JBL and Sennheiser are first to integrate Auracast audio-sharing tech over Bluetooth

Listing image showing girl wearing Sennheiser Momentum True Wireless 4 earbuds
(Image credit: Sennheiser)

Auracast audio-sharing tech has arrived on some of the best wireless earbuds and best Bluetooth speakers, bringing a big boost to Bluetooth connectivity and the way we listen on our personal devices in public spaces. 

Following my story covering the original announcement made by the Bluetooth Special Interest Group (SIG) in mid-2022, one of the best new wireless audio features to be introduced in years is finally being rolled out on next-gen products from JBL and Sennheiser. 

Specifically, I'm talking about the Sennheiser Momentum True Wireless 4 noise-canceling earbuds ($326 / £259 / AU$479), which were unveiled at CES 2024 and go on sale on March 1, and JBL's Xtreme 4, Clip 5 and Go 4 portable speakers that were also announced at CES and are expected to go on sale from mid-March.

Sennheiser Momentum True Wireless 4

Sennheiser's next-gen Momentum True Wireless 4 noise-canceling earbuds will support Bluetooth Auracast following a firmware update that's expected to come later this year.  (Image credit: Sennheiser)

JBL and Sennheiser are just two of the first audio names to integrate the audio-sharing tech. More brands and models are expected to follow with Auracast support in the coming months.

What is Auracast?

Although Auracast has been slow to roll out on audio products, it's part of the latest Bluetooth LE (Low Energy) standard that gave us the LC3 audio codec with more efficient signal handling capabilities than 'standard' SBC streams.

Previously called Audio Sharing, Auracast can enable a transmitting device such as smartphone, laptop, television to stream “to an unlimited number of nearby audio devices." In short, this allows listeners to share whatever they're listening to (or watching) via Auracast compatible devices such as Bluetooth headphones, earbuds, and speakers. 

Away from the home, Auracast powered public transmitters are said to be able broadcast audio to devices over a range of over 330 feet (around 100 meters) to compatible Bluetooth audio devices. This would be a boon for headphone wearers, who will be able to listen in to announcements in public spaces such as airports and train stations, as well as connect to any content display devices such as TVs in public waiting rooms.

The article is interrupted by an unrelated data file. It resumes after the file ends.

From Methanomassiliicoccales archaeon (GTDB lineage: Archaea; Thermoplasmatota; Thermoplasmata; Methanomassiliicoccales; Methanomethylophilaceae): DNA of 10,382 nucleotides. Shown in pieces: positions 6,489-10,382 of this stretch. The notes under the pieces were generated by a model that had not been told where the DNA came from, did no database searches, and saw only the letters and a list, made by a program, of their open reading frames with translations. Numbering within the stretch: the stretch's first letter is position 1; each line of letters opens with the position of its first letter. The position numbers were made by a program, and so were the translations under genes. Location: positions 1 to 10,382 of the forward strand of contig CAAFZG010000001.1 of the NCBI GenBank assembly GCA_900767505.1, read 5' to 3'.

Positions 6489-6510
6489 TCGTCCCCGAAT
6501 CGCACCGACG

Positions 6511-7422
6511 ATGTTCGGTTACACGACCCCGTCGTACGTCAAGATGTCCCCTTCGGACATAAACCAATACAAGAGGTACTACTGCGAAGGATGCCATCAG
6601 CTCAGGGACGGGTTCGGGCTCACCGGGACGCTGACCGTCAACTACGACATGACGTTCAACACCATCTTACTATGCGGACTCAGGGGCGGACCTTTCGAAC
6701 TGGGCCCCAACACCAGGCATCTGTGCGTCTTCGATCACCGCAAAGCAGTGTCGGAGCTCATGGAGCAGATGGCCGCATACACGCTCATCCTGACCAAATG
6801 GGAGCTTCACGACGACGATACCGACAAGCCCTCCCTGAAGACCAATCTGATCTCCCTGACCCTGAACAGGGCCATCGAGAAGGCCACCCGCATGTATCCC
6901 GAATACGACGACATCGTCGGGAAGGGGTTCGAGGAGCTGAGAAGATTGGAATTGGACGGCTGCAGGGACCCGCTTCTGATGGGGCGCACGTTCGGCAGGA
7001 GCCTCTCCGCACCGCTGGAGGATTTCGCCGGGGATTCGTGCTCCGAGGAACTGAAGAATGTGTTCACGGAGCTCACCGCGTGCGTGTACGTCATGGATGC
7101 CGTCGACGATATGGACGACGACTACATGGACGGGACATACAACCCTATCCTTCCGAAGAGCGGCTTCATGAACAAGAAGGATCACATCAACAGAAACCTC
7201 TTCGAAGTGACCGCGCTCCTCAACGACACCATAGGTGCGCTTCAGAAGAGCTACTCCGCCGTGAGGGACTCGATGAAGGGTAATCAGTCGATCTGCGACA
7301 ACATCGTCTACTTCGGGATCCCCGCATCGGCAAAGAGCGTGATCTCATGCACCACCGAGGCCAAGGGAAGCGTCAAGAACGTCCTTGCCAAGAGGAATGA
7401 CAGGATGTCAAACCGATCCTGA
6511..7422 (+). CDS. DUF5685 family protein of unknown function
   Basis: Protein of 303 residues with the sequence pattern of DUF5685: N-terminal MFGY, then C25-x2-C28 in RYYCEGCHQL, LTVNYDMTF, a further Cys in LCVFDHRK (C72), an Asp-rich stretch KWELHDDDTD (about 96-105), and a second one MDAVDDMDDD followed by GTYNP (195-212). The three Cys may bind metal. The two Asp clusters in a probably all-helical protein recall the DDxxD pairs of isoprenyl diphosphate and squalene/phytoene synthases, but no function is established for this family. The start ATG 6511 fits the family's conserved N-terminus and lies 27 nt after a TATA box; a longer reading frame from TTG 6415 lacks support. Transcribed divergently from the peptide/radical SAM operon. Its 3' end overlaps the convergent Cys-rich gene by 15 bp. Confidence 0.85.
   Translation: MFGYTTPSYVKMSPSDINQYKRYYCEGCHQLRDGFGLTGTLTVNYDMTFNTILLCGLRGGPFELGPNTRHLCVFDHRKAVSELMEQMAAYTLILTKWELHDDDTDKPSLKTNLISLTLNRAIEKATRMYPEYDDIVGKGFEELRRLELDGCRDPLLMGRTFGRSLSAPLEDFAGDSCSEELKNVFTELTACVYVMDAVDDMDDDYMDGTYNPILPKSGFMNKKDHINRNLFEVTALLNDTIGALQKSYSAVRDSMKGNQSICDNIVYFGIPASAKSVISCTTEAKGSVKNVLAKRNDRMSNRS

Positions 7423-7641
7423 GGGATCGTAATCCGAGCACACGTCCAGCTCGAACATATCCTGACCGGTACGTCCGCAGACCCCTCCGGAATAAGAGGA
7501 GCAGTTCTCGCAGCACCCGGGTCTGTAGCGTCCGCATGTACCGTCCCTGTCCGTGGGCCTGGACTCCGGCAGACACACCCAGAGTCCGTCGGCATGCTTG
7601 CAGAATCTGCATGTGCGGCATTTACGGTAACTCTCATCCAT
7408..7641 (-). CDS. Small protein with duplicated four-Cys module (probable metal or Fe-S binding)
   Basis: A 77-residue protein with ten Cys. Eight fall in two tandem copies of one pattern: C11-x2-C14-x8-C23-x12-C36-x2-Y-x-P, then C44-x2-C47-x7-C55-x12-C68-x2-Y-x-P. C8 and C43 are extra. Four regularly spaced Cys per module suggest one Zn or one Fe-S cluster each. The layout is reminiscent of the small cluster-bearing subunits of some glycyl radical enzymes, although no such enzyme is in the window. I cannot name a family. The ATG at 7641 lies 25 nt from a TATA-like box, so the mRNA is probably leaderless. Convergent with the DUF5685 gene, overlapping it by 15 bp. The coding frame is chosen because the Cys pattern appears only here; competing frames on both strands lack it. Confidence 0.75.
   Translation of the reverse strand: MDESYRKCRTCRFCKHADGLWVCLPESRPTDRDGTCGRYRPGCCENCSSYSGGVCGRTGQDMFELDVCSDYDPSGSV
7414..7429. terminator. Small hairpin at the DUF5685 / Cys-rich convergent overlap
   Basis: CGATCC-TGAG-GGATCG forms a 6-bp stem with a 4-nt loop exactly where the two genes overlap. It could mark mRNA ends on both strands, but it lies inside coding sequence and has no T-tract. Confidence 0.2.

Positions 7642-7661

In a similar way to radio and TV broadcasts, multiple Auracast streams can be broadcast on different channels across the same area at the same time. Listeners within range of an Auracast broadcast simply select the stream they want, just as they would when choosing a radio station to listen to or selecting a channel to watch on TV. 

How to get Auracast

JBL Xtreme 4 portable speaker group color options on white

JBL's Xtreme 4 Bluetooth portable speaker will support Auracast when it goes on sale in mid-March. (Image credit: JBL)

Samsung is one of the main brands to integrate Auracast receivers into its products. Auracast models include the Neo QLED 8K series of TVs, as well as the Galaxy Tab S8 tablet, and Galaxy S24 and S24 Ultra smartphones. Supported by Android 13 and 14, the number of Auracast receiving devices is still pretty low though. 

There's no word on iOS device support, but the fact that two major audio brands have embraced Auracast means that plenty of others are likely to follow. In fact, all Bluetooth devices will include LE Audio and Auracast support by default as part of Bluetooth 5.3 standard or later.

Although I am yet to experience Auracast for myself on Sennheiser's Momentum TW4 earbuds (look out for my full review), I can already see it bringing accessibility and assistive listening to the next level, as well as big benefits to hearing aid users. 

As more devices adopt the Bluetooth 5.3 standard, sharing a common audio experience with multiple people looks set to be a lot easier and a lot more fun as Auracast becomes implemented more widely.

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Lee Dunkley
Audio Editor

As a former editor of the U.K.'s Hi-Fi Choice magazine, Lee is passionate about all kinds of audio tech and has been providing sound advice to enable consumers to make informed buying decisions since he joined Which? magazine as a product tester in the 1990s. Lee covers all things audio for Tom's Guide, including headphones, wireless speakers and soundbars and loves to connect and share the mindfulness benefits that listening to music in the very best quality can bring.